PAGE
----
A comparison of immobilized pH gradient isoelectric focusing and strong-cation-exchange chromatography as a first dimension in shotgun proteomics
Recently, we have developed a high-resolution two-dimensional separation strategy for the analysis of complex peptide mixtures. This methodology employs isoelectric focusing of peptides on immobilized, pH gradient (IPG) gels in the first dimension, followed by reversed-phase chromatography in the second dimension, and subsequent tandem mass spectrometry analysis. The traditional approach to this mixture problem employs strongcation-exchange (SCX) chromatography in the first dimension. Here, we present a direct comparison of these two first-dimensional techniques using complex protein samples derived from the testis of Rattus norvegicus. It was found that the use of immobilized pH gradients (narrow range pH 3.5-4.5) for peptide separation in the first dimension yielded 13% more protein identifications than the optimized off-line SCX approach (employing the entire pI range of the sample). In addition, the IPG technique allows for a much more efficient use on mass spectrometer analysis time. Separation of a tryptic digest derived from a rat testis sample on a narrow range pH gradient (over the 3.5-4.5 pH range) yielded 7626 and 2750 peptides and proteins, respectively. Peptide and protein identification was performed with high confidence using SEQUEST in combination with a data filtering program employing pI and statistical based functions to remove false-positives from the data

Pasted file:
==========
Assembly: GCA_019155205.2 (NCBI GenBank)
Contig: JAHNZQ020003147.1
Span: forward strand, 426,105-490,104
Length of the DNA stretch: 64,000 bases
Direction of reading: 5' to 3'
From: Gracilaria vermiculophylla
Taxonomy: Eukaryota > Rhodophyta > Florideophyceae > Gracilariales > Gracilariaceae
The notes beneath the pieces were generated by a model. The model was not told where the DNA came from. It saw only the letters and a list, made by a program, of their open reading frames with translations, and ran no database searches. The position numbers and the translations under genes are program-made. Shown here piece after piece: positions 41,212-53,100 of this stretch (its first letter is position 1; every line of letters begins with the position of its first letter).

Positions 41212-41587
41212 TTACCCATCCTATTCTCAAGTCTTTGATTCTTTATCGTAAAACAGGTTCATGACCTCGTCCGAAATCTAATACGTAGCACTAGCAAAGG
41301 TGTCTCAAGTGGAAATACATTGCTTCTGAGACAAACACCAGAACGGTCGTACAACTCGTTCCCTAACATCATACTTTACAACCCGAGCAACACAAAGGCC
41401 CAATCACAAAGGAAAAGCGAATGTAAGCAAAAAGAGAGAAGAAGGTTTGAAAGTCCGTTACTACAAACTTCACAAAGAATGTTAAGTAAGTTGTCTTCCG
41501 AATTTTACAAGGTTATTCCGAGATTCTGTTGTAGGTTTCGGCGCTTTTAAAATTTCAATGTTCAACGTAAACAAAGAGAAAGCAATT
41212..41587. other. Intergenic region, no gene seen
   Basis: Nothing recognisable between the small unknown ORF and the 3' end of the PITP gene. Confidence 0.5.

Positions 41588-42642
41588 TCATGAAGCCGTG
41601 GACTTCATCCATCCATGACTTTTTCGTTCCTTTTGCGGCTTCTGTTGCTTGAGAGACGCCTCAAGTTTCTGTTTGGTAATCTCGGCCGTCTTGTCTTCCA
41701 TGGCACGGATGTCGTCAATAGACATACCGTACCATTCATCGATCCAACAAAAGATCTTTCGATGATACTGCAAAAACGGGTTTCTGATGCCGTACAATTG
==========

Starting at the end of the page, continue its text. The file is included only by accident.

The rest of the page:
Essader, A., Cargile, B., Bundy, J., & Stephenson, J. (2005). A comparison of immobilized pH gradient isoelectric focusing and strong-cation-exchange chromatography as a first dimension in shotgun proteomics. Proteomics, 5(1), 24-34.